• In the same way fear brings to pass what one is afraid of, likewise, a forced intention makes impossible what one forcibly wishes. This is the idea of paradoxical intentions. Frankl believed that forcing an aversion via affirmation one way or another could actually set a man free from it. Likewise, that meant that dreading a certain outcome would only increase its inevitability.
  • Be worthy of your suffering… Our last inner freedom cannot be lost. Beware of suffering for it is an achievement.
  • The meaning of life always changes.
  • We need humor. If you cannot develop a sense of humor, life can become a somber experience.
  • We can discover meaning in 3 different ways:
  1. By creating a work or doing a deed; achievement or accomplishment
  2. By experiencing something or encountering someone: love, or goodness, truth, and beauty
  3. By the Attitude we take toward unavoidable suffering; suffering will cease to be so when we find meaning
  • LOVE is the only way to grasp another human being in the innermost core of his personality.
  • Stop asking what is life? Life questions you:

“The meaning of life differs from man to man, from day to day, from hour to hour. What matters, therefore, is not the meaning of life in general but rather the specific meaning of a person's life at a given moment. To put the question in general terms would be to the question posed to a chess champion: "Tell me, Master, what is the best move in the world?" There simply is no such thing as the best or even a good move apart from a particular situation in a game and the particular personality of one's opponent. The same holds for human existence. One should not search for an abstract meaning of life. Everyone has his own specific vocation or mission in life to carry out a concrete assignment which demands fulfillment. Therein he cannot be replaced, nor can his life be repeated. Thus, everyone's task is as unique as is his specific opportunity to implement it. As each situation in life represents a challenge to man and presents a problem for him to solve, the question of the meaning of life may actually be reversed. Ultimately, man should not ask what the meaning of life is, but rather he must recognize that it is he who is asked. In a word, each man is questioned by life; and he can only answer to life by answering for his own life; to life he can only respond by being responsible.”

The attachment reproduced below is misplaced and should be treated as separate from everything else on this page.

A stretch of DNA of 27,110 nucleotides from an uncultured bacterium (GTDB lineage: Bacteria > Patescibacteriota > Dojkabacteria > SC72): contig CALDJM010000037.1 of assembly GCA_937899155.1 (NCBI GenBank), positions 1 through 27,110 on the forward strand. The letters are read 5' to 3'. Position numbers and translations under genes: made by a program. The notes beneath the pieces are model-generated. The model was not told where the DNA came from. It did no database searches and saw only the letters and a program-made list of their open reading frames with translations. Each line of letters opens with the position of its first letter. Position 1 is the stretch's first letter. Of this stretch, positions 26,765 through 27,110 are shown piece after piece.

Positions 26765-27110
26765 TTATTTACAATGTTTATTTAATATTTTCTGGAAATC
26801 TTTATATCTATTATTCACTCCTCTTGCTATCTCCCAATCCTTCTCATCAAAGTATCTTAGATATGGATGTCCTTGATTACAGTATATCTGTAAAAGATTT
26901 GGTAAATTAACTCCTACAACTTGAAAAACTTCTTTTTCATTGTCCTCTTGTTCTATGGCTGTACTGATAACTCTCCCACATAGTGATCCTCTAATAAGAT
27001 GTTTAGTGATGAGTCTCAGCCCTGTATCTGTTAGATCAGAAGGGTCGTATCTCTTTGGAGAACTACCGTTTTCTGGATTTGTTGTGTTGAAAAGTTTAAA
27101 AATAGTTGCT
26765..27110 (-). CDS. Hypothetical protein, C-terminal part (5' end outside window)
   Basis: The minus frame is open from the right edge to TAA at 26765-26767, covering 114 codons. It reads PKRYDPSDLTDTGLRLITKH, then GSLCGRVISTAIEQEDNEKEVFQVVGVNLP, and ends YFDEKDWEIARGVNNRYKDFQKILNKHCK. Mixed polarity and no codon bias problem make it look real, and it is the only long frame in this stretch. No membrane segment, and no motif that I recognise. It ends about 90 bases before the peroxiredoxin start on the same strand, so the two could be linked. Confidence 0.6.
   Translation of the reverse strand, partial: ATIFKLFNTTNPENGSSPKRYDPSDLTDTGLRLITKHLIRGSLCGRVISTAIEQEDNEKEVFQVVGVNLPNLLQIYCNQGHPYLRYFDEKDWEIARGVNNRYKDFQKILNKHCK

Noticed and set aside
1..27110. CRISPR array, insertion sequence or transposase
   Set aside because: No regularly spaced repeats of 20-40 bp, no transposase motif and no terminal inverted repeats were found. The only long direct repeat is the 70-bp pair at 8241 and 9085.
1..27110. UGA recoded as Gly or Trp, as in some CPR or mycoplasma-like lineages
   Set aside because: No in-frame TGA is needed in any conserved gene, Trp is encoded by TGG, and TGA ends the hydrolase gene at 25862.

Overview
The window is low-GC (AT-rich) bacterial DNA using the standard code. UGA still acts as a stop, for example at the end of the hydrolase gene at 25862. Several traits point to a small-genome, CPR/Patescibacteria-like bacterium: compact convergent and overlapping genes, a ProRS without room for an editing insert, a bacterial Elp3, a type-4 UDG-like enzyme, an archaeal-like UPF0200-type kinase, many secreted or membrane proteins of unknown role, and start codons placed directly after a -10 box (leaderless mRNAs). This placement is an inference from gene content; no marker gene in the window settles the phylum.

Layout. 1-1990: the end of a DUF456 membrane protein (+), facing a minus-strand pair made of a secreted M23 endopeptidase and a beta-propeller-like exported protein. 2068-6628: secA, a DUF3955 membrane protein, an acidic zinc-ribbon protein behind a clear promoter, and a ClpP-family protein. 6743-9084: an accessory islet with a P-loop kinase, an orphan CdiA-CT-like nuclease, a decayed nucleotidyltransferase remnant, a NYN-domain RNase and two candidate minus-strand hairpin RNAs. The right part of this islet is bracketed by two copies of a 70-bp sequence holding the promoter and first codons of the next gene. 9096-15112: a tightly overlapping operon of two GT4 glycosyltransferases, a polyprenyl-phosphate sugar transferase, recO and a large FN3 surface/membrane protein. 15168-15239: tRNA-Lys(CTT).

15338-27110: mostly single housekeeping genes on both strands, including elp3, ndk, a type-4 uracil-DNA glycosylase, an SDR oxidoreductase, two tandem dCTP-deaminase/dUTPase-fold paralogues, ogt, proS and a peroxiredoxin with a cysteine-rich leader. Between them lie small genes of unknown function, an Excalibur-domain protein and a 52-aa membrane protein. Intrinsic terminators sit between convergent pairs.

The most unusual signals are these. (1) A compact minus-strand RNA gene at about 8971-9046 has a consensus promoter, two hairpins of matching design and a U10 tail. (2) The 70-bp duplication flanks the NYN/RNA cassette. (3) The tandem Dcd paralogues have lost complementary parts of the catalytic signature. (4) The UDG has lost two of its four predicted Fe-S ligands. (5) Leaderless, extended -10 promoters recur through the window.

• Frankl loses the lot. Everything is taken, nothing is left. Yet he is able to live. Empathically this real-life story taught me gratitude for my own life. It marks yet another reason materialism is now trivial to me. These men lived with nothing when the terror crept in. Stuff is only a placeholder, and filling my life with it before was only a way to distract myself from my own mortality, uncertainty, and impermanence. When death finally seems certain, I need not hold on to anything in this world. Having finished reading this book, I had even less of a reason to hold sustained value to the perks of mass consumerism that I was blinded by for so long.  Thank you to Frankl for enduring. People like me are able to learn a valuable lesson about the meaning of life.
  • Here is an inspiring lecture from Frankl after his experience talking about the human's search for meaning. The ideal man, and his search for meaning.

Reading Recommendations

If you liked what you saw. Here are 3 titles that I recommend based on what discussed in Man's Search for Meaning

1. The Will to Meaning: Foundations and Applications of Logotherapy by Viktor Frankl

2. The Alchemist by Paulo Coelho

3. The Four Agreements: A Practical Guide to Personal Freedom by Don Miguel Ruiz